Songs of Colonial Labour

Songs of Colonial Labour

In the framework of Sonsbeek 2020>2024, “Force Times Distance On Labour and its Sonic Ecologies”, I got invited by curator Aude Christel Mgba to be part of their educational and public program with this project about unconscious values of labour in children- en folksongs, especially focusing on the old Dutch folksong ‘Daar was eens een meisje loos’.  That song is referring back to the common practice of women dressing up in men’s clothes to get work at ships, as soldiers, sailors of even pirate captains. 

By the project ‘Songs of Colonial Labour” I am focusing on European children’s songs and the labour values that are propagated by these songs, hidden between the lines of their lyrics – values that communicate gendered, classist and/or racist notions of labour on the one hand, or that resist or even empower on the other.

How can we commonly start to uncover these values hidden within well-known lyrics, to critically examine and understand their entangled value systems; strengthening values aimed to empower, whilst overcoming values that aim to oppress?

Title: Songs of colonial Labour

Date: 2021

Seizes: Various


Between May and August 2021 I had conducted several workshops for people between 15-99 years where we were producing new lyrics, thinking together what those words could mean to us and what it could mean to re-script lyrics. Look at this padlet to get a glimpse of that proces and the new lyrics: 

Resecripted lyrics from the workshop

New Lyrics For A Maiden Song

In the audio I have used comments, the voices and new lyrics of the participants of creative writing workshops, as Hans Marcelis, Jan Meijering, Frauke De Gruyter, Ineke Mol and Piet Bakker, Jan Provoos, Han Doornebosch, Janine Lenting, Yvonne Smeenk, Anna Cohen Stuart, and the musician Kate Christina Buah Donkor.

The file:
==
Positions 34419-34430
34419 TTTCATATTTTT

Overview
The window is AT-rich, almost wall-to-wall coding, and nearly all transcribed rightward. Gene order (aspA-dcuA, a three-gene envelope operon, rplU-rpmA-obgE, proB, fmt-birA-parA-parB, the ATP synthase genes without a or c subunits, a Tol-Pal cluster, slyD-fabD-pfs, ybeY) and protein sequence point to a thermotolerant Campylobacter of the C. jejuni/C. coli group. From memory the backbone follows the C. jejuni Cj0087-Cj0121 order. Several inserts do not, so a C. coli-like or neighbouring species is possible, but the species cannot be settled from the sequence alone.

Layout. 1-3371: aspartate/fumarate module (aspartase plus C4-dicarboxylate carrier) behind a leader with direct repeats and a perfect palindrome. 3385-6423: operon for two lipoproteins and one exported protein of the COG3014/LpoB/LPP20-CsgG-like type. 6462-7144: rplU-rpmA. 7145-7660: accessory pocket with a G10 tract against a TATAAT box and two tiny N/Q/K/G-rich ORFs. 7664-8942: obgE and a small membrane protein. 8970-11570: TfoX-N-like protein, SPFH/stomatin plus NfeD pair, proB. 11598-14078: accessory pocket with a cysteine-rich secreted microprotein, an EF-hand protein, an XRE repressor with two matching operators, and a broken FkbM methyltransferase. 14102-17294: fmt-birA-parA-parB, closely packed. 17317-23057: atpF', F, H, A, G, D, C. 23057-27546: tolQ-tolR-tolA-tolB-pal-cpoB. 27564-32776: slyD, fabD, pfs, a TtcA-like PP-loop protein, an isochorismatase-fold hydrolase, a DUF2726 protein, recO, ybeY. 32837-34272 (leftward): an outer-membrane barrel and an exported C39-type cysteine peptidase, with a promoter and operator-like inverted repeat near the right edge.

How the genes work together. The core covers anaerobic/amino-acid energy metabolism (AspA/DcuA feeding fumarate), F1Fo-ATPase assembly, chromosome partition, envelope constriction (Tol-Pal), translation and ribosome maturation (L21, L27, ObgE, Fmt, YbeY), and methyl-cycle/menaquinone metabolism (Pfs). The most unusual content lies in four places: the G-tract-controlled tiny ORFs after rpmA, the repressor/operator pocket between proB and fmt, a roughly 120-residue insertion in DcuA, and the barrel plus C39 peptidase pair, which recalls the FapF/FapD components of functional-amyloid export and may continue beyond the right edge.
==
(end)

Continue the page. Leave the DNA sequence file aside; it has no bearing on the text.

Grandmothers Singing Songs

This stop motion animation focuses on the song “Daar was eens een meisje loos”, a well-known Dutch folk song first mentioned in 1775 and looks at the gender inequality when it comes to women and work. Musician Kate Christina Buah Donkor had arranged the audio, using the voice of her grandmother singin that same song and Jan Meijering had written the story during the workshops about his grandmother.


In the framework of the public program of Sonsbeek20<24 on 27th of August 2021 musician Kate Donkor and I took the audience on a journey guided by the Old Dutch folk song “Daar was eens een meisje loos”, inviting the audience to look, listen and speculate about the meaning of collectively transcribing the lyrics of songs. Which associations and memories does this kind of songs trigger around the notion of labour?

First, I was presenting my research about a collection of folk-children songs communicating unequal  labour relations and social discrimination and sharing the animation films.

Second, some of participants of the workshops, Hans Marcelis, Jan Meijering, Frauke De Gruyter, Ineke Mol and Piet Bakker were reciting new texts, based on the original lyrics.

The Maiden Choir Singing

In this first version various women, all now based in the Netherlands, were singing the song “Daar was eens een meisje loos”. Some knew the song before, some not. A formation of female voices.

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